NEW ORLEANS CELEBRATES 300
Through it all, it lets the good times roll
NEW ORLEANS – Ever since Canadian-born French explorer Jean-Baptiste Le Moyne de Bienville chose the swampy, flood-prone bend in the lower Mississippi River as the spot for a new French colony in 1718, New Orleans has been a roller coaster of historical events.
Nouvelle-Orléans, as it was originally known, was ruled by three countries in less than a century — France, Spain and America — and swelled with Caribbean, European and African immigrants. It endured outbreaks of yellow fever, slave uprisings, river floods and one debilitating hurricane after another. The most recent big one, Hurricane Katrina in 2005, submerged 80% of the city, led to about 1,400 deaths and threatened the city’s very existence.
This year, New Orleans, birthplace of jazz and jambalaya, celebrates its survival from three centuries of tumult with a 300th birthday
party filled with exhibitions, panel discussions, street parades and parties. Throughout the city, large “300” signs have been set up in plazas and parks, each big enough for visitors to snap pictures beside.
Sean Cummings, a hotelier and entrepreneur, said the tricentennial is as much a tribute to the city’s resilience as it is to its existence.
“For me, it’s a (sign) that something here works,” he said. “It’s lasted for 300 years, and New Orleans has managed to be not only part of the physical landscape as an American city but in many ways part of the poetic landscape.”
The city that today is New Orleans almost wasn’t. British explorers nearly claimed the area for themselves, and even the 18th-century aristocrats in Paris originally wanted their French outpost in Biloxi or farther upriver near modern-day Baton Rouge.
Only Bienville’s machinations brought New Orleans to its present spot. After surviving disease, starvation and storms, New Orleans in the 19th century became a thriving center of commerce, reaping profits from cotton, banking, slaves, and anything that floated up or down the Mississippi, said Lawrence Powell, a Tulane University historian and author of The Accidental City: Improvising New Orleans.
By 1840, New Orleans was the thirdlargest banking center in the U.S., behind only New York and Baltimore, he said. “There was a time when this town was practically the center of the universe,” Powell said.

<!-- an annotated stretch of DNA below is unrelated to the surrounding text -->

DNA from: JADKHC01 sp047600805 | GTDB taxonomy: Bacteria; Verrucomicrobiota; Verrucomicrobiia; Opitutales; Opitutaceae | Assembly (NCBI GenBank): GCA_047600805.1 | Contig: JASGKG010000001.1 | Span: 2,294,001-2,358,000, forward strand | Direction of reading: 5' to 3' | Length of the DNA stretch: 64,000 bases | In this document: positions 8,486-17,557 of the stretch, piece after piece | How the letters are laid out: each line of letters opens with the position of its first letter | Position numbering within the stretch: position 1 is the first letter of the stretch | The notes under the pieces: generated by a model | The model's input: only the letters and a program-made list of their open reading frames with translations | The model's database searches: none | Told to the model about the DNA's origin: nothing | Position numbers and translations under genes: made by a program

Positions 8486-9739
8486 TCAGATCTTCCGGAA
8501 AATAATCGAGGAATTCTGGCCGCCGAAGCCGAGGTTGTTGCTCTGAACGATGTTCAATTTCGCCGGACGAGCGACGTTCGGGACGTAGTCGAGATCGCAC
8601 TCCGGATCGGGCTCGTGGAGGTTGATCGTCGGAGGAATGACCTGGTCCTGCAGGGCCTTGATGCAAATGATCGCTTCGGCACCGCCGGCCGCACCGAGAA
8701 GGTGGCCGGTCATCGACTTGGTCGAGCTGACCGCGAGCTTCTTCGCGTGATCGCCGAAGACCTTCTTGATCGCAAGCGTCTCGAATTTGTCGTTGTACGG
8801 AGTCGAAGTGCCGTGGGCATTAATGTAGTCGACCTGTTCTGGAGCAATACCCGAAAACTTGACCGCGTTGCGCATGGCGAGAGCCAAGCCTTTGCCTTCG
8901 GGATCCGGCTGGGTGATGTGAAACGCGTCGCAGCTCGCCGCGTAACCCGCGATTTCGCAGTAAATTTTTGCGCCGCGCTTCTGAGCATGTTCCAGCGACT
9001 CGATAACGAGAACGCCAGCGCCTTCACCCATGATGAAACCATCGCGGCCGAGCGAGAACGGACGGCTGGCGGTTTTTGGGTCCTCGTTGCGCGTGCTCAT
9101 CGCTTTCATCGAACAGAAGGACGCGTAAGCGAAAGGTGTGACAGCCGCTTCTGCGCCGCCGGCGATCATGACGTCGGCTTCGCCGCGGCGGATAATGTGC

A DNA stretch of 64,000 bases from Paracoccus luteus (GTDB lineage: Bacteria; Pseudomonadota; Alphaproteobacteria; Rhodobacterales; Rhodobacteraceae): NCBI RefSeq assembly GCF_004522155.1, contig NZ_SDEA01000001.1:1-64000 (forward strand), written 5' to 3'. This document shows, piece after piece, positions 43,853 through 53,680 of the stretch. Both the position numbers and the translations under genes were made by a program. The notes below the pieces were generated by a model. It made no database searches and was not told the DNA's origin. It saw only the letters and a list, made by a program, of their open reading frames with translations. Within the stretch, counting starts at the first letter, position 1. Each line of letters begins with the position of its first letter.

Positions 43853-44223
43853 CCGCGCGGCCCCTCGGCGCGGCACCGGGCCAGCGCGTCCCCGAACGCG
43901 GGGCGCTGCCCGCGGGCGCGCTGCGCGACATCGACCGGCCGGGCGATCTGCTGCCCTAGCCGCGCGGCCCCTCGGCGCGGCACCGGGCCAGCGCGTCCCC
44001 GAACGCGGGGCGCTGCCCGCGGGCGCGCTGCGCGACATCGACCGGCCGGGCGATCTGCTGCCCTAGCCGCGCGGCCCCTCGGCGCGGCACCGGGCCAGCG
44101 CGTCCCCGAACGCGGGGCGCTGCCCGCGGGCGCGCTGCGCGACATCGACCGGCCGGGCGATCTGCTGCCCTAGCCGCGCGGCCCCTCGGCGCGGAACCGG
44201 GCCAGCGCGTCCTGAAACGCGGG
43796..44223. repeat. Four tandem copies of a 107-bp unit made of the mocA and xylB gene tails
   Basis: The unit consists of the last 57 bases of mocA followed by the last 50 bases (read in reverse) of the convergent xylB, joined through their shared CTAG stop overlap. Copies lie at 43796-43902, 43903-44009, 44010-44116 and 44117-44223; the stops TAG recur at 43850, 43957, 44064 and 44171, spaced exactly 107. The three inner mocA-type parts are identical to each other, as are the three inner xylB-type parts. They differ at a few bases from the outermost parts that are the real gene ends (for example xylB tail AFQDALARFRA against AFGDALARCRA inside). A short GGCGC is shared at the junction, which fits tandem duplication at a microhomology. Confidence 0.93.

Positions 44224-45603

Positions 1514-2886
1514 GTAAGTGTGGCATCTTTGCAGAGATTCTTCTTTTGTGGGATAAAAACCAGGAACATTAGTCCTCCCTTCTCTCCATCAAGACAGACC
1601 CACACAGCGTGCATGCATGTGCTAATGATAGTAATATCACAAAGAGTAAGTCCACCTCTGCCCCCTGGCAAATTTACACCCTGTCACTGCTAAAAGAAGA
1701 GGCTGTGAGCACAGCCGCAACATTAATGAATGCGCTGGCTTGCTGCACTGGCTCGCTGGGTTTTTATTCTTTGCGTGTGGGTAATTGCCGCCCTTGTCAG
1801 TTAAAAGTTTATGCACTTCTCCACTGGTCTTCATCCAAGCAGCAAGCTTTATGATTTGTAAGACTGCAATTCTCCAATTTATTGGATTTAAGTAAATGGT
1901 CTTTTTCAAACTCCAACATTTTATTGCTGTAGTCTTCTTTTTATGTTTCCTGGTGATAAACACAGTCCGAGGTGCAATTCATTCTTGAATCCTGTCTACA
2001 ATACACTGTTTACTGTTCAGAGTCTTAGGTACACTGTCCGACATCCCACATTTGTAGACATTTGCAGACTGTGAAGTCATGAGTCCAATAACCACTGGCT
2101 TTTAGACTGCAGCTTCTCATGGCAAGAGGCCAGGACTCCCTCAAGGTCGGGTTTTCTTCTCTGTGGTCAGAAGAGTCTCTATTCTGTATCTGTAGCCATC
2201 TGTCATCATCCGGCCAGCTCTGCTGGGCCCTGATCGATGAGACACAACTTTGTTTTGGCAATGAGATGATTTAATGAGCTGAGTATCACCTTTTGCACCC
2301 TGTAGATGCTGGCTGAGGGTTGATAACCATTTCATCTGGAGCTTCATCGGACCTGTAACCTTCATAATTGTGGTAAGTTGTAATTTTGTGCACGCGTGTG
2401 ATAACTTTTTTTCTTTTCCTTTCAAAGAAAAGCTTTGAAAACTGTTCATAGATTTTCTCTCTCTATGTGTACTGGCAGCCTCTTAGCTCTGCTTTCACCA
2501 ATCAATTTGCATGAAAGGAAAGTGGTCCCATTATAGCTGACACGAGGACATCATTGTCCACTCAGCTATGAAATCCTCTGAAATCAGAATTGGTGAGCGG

New Orleans, like the rest of the nation, was gripped by World War I during the city’s 200th anniversary in 1918 and didn’t roll out much of a celebration. This year, expect the city to throw a true party, he said. “Three hundred years is a pretty good run,” Powell said.
There will be street performances at Congo Square, where slaves would meet and dance to beating drums; displays of 18th-century artifacts and documents explaining the city’s founding; and a tricentennial fireworks show.
More than anything, the city will be celebrating the various groups and cultures that have descended onto New Orleans over the years and forged its uniqueness, said Steven Bingler, a New Orleans architect and urban planner.
Each new wave of immigrants to the city brought with them their food, music and architecture. Spanish settlers in the late 18th and early 19th centuries used local ingredients to morph their beloved
paella into jambalaya.
They filled the French Quarter, the city’s oldest neighborhood, with homes decorated with ornate wrought-iron balconies and courtyards, more akin to homes in Havana and Sevilla than anything found in the U.S., Bingler said. “Almost every art form in New Orleans is connected to an earlier era,” he said.
Into the 20th and 21st centuries, New Orleans struggled through waves of economic depression, blistering storms and a steady brain drain of its educated class. Hurricane Katrina infused billions of dollars into the economy and led to significant flood protection and public school improvements.
Still, the economy appears stalled, job growth is slowing, and the poverty rate still lingers around 24% — nearly double the U.S. average, according to the Brookings Institution. Murders and violent crime also remain challenges.
None of that seemed to matter to Benny Jones Sr., leader of the Treme Brass Band, on a recent Tuesday night as he readied his musicians for a gig at d.b.a.’s on Frenchmen Street. Jones, 74, has been playing traditional New Orleans music in his Sixth Ward neighborhood since before he was a teenager.
Jones said he never thought he’d live to see the city’s 300th birthday. But now that it’s here, he plans to praise it right.
“It’s going to be a party,” he said. “And it’s going to be big.”
Mardi Gras 2018, with its blaze of color and custom, kicks off a tricentennial jambalaya of exhibitions, parades and parties.
Musicians entertain on Frenchmen Street, above; residents escape rising waters after Hurricane Katrina struck in August 2005.
Visitors gather in Washington Artillery Park to take pictures of New Orleans’ 300th birthday logo.